The Weekly: Poultry in Motion

Meet Betty. She’s currently in charge of the social media account at @ChickenTreat, pecking out status updates multiple times a day. Betty works hard at Australian food company Chicken Treat, as a social media guru by day and a featherbrained chicken by night.


The goal is to set a Guinness World Record for being the first chicken to tweet a five-letter word before Oct. 30. So far, she’s had close calls with three-letter words, but that won’t get you in the record books, will it Betty? Overall, her tweets are oddly enlightened:

Brands Go Purple For #SpiritDay

Even though gay marriage is now legal across all of America, the cultural shift towards gay rights is still a work in progress. A huge issue is bullying, which accounts for countless lost LGBT lives every year. On Spirit Day, every year on October 15, millions of people don purple and change their social media profile pictures to a purple hue to show they are against bullying and to proclaim their support for the LGBT community.

Brands got in on the action for #SpiritDay to create a wave of purple all over Twitter:

Twitter Can Detect Earthquakes

Twitter is more than updates about people eating breakfast and the latest Justin Bieber scandal. Some may assume that Twitter is a bunch of useless noise, but when that noise is scooped up and analyzed for a greater purpose, it grows up to become a useful tool in a government organization.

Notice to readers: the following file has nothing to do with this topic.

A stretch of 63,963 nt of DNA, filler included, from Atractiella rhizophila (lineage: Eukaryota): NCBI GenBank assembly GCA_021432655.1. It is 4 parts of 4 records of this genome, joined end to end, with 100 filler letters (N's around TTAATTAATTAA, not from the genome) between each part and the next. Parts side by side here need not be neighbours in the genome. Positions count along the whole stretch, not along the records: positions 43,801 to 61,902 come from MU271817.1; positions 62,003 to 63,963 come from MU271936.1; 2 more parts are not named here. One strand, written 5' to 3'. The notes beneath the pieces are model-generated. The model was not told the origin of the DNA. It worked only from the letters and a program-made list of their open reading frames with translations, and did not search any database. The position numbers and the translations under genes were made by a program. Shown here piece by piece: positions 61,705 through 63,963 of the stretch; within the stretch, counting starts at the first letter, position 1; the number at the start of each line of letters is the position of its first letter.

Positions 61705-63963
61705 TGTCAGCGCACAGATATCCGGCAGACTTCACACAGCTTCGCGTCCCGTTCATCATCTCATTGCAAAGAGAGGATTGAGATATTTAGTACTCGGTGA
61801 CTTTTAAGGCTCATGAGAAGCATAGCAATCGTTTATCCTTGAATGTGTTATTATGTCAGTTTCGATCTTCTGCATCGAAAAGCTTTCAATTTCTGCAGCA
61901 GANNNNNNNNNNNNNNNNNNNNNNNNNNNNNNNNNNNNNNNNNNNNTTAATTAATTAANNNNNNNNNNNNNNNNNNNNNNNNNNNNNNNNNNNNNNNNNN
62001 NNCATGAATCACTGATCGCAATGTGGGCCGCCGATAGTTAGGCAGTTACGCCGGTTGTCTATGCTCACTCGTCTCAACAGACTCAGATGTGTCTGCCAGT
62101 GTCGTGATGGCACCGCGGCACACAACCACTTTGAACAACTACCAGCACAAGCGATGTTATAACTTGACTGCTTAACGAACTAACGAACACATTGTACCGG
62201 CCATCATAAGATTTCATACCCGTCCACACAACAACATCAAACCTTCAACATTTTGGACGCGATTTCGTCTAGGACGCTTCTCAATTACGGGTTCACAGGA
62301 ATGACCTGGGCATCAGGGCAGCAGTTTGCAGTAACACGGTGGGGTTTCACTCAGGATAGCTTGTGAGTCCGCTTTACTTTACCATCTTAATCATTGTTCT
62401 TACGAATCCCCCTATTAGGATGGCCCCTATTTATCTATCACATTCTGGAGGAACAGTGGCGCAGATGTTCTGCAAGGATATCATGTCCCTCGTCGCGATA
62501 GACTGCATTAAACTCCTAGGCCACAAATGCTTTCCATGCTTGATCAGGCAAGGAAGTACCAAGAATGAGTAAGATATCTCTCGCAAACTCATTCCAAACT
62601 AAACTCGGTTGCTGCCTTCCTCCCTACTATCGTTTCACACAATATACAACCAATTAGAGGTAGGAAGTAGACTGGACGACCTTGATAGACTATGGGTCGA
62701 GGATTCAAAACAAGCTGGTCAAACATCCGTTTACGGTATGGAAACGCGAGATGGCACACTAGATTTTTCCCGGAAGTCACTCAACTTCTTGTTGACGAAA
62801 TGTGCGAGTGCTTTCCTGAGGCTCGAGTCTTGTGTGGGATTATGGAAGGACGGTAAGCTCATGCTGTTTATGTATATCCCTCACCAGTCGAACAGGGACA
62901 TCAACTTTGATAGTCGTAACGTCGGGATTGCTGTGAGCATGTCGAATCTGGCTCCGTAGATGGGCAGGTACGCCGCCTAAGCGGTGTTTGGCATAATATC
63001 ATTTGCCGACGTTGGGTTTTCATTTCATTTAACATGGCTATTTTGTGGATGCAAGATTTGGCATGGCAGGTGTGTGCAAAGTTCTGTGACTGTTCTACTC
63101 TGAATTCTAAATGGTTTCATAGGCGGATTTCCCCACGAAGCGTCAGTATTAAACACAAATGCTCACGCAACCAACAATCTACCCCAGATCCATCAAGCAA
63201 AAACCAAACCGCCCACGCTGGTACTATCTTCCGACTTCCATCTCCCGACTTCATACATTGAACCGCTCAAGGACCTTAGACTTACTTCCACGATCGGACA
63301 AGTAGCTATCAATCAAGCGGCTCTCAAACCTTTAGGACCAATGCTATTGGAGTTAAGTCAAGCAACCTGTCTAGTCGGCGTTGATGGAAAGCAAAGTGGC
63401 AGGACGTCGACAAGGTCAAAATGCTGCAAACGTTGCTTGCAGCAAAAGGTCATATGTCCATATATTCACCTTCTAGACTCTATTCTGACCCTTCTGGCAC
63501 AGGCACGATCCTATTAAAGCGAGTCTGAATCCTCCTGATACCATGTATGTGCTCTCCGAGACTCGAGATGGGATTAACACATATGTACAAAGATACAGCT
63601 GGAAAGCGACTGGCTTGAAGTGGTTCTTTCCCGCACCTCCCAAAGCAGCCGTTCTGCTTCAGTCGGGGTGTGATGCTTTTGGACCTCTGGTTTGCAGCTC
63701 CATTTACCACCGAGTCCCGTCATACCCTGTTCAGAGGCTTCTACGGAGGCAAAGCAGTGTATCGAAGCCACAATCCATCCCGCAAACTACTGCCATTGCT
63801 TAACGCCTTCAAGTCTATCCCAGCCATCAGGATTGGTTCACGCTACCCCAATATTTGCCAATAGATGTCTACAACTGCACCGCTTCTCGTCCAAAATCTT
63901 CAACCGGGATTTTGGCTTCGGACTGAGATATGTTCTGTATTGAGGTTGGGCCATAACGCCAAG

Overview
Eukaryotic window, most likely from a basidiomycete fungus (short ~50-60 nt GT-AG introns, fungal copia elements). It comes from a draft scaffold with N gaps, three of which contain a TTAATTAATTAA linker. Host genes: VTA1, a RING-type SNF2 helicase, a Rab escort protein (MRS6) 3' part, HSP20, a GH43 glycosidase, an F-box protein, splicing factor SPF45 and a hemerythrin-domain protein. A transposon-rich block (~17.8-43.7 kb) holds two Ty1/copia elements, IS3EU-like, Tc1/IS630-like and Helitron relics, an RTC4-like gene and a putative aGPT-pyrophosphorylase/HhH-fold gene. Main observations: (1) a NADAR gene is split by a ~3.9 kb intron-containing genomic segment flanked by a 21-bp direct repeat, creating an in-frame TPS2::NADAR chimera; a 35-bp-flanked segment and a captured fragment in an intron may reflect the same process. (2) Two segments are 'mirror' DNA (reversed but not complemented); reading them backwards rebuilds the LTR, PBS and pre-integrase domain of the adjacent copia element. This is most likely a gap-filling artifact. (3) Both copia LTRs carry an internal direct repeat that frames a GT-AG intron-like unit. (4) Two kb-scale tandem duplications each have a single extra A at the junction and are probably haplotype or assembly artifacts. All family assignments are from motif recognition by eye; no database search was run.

The U.S. Geological Survey (USGS) is the official government organization that tracks earthquakes. But, as it turns out, Twitter data is even more effective at detecting quakes than the government organization that exists solely for that purpose. You better believe it.

Thanks to Twitter data and filtered streams, the USGS is able to process earthquakes with only a few tweets in a relatively short amount of time. It doesn’t take much to set off an alert. Twitter users who feel an earthquake tend to keep tweets short, like this:

Let’s Get Political, Political

Politicians are sniffing around, looking for new opportunities to bombard potential voters with campaign messaging, and now they have easy access to a large and impressionable millennial audience.

BuzzFeed, a favorite of Gen Y, is entering the rocky yet potentially lucrative playing field of native political ads. The ads will feature candidates “producing BuzzFeed-style videos” to make toupeed politicians look cool and hip in the eyes of the youth of America. Younger generations won’t be able to tell when an older white man is trying really hard to be cool, oh no, madam/sir.

As younger generations move into voting age, a regular old smear campaign on TV isn’t going to work. We are moving further and further into the digital media world and politicians know this. BuzzFeed advertisements and social media are just two more ways for them to light the campaign trail on fire.